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Peng Shuai of China returns a shot during the second round of the U.S. Open tennis championships in 2019.Michael Owens/The Associated Press

On Thursday, Hu Xijin, the editor of the Chinese state-run tabloid Global Times, tweeted his skepticism of foreign reports about Peng Shuai, the tennis star who has been incommunicado since accusing a former top official of sexual assault.

“As a person who is familiar with Chinese system,” Mr. Hu wrote, “I don’t believe Peng Shuai has received retaliation and repression speculated by foreign media for the thing people talked about.”

Commentators immediately seized upon the “he who must not be named” language in Mr. Hu’s tweet and the fact that his newspaper, which usually has an opinion on everything, has not written about Ms. Peng since 2018. Like the rest of Chinese media, Global Times has not covered the accusations against former vice-premier Zhang Gaoli at all.

Inside the Great Firewall, China’s vast surveillance and censorship apparatus, Ms. Peng has not just disappeared, she has become a non-person. All mention of her is subject to intense censorship, and even posts about other tennis players, many of whom have spoken out in support of Ms. Peng in recent days, are being policed, with commenting and sharing tightly limited.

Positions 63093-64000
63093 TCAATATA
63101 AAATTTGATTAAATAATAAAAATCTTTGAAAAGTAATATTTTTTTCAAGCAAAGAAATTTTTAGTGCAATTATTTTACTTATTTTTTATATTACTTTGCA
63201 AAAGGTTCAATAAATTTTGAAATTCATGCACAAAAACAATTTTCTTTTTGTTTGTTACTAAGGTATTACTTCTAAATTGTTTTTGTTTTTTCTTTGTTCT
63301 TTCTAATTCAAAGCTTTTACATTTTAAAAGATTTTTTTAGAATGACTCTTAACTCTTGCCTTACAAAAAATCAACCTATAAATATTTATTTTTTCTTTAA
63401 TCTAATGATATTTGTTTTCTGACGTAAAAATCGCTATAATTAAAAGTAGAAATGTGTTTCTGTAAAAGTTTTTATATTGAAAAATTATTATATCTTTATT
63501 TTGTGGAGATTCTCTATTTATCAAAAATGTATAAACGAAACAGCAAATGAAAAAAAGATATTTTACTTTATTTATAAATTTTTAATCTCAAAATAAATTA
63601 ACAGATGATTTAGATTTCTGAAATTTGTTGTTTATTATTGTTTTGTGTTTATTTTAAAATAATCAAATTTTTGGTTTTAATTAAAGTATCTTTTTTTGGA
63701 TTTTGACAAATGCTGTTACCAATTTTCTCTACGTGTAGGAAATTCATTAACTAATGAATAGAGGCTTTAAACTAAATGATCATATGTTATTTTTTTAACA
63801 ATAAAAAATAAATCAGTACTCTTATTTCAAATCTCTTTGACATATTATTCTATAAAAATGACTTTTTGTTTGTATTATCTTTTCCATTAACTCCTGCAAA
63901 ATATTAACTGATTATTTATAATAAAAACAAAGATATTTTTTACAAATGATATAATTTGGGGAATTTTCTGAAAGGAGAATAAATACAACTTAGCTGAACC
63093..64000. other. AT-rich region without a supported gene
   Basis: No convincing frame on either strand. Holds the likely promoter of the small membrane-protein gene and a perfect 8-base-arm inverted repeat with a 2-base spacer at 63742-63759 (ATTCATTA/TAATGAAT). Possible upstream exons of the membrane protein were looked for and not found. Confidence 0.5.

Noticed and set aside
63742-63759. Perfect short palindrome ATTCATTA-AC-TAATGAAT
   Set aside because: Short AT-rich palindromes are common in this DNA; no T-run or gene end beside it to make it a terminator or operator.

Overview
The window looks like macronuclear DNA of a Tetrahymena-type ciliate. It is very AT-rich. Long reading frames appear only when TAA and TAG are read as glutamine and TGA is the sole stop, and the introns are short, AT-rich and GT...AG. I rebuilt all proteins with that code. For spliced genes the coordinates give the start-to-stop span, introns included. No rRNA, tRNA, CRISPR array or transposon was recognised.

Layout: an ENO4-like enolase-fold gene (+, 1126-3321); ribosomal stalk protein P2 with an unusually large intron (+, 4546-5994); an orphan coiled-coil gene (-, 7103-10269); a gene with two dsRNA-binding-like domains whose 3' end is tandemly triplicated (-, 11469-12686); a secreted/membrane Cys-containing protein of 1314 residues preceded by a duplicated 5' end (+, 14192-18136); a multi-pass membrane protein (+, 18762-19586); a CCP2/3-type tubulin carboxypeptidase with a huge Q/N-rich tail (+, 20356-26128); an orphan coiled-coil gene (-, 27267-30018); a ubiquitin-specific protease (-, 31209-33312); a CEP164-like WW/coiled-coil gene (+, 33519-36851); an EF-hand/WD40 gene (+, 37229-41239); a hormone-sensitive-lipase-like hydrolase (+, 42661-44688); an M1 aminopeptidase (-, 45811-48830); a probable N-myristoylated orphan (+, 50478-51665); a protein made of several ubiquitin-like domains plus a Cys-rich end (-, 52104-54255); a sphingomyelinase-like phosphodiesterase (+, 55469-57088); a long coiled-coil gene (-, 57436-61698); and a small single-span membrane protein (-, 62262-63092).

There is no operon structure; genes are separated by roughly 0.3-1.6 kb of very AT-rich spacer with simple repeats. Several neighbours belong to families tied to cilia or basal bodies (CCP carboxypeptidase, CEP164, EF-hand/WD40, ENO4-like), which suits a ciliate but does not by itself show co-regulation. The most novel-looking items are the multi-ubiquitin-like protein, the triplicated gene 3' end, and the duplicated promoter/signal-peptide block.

Writing about Ms. Peng’s accusations earlier this month, feminist activist Lü Pin said the intense censorship “reveals the fear of China’s top leaders,” who worry they might be subjected to public scrutiny and criticism for their actions.

But China’s censors cannot control the narrative outside the Great Firewall, however, and must hand over such duties to the country’s propaganda apparatus. It’s fair to say the propagandists have dropped the ball this time, making the situation worse and tying the government’s hands to a certain extent. Officials have been unable to respond as forcefully as they have to other scandals, because doing so would acknowledge that there is a scandal in the first place.

The Peng Shuai case is not going away. In an interview with CNN Thursday, Steve Simon, head of the Women’s Tennis Association, said his organization was prepared to pull out of China, forgoing hundreds of millions of dollars in deals, if Ms. Peng does not resurface soon. Mr. Simon had already spoken out about her case but appears to have been further incensed by a letter released by state broadcaster CGTN, purporting to be from Ms. Peng, that claimed she was fine and that no sexual assault had taken place.

“When I saw it come out on Chinese state media, it became very clear to us that this was a staged statement of some type, whether coerced into writing it or someone wrote it for her,” he said.

Instead of suppressing the scandal, CGTN only succeeded in raising its profile.

Liz Throssell, a spokeswoman for UN human rights chief Michelle Bachelet’s office, called for proof of Ms. Peng’s whereabouts and well-being, as well as a transparent investigation into her allegations.

Yaqiu Wang, a senior China researcher at Human Rights Watch, said the CGTN letter “obviously convinces no one.

“They don’t even try, because the purpose is not to convince,” she wrote on Twitter. “The brazenness, the daring is the point.”